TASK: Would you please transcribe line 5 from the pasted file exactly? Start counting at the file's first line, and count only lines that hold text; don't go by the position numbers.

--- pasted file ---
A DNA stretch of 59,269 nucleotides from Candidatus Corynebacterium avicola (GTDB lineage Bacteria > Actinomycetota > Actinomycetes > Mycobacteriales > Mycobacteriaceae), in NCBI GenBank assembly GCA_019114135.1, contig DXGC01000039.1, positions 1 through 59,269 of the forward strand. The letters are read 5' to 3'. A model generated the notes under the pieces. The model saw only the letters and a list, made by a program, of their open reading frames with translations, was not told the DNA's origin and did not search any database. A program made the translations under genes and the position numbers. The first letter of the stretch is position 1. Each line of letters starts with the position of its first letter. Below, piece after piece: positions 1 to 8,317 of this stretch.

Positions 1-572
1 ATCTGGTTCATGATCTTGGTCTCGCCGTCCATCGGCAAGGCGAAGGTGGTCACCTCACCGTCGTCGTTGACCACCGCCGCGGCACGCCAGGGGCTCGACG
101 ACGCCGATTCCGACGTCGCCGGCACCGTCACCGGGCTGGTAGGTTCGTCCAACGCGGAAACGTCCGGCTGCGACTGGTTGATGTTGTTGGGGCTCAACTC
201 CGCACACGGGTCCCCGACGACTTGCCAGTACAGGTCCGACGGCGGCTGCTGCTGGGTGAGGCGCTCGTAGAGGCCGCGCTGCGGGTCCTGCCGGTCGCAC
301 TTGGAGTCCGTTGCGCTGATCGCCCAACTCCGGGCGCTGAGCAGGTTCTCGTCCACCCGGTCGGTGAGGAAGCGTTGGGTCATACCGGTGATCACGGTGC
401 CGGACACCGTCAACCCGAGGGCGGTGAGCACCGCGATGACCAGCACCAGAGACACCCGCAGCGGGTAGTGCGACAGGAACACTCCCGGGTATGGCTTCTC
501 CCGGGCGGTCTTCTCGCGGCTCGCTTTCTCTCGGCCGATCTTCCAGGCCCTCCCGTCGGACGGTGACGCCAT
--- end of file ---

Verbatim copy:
201 CGCACACGGGTCCCCGACGACTTGCCAGTACAGGTCCGACGGCGGCTGCTGCTGGGTGAGGCGCTCGTAGAGGCCGCGCTGCGGGTCCTGCCGGTCGCAC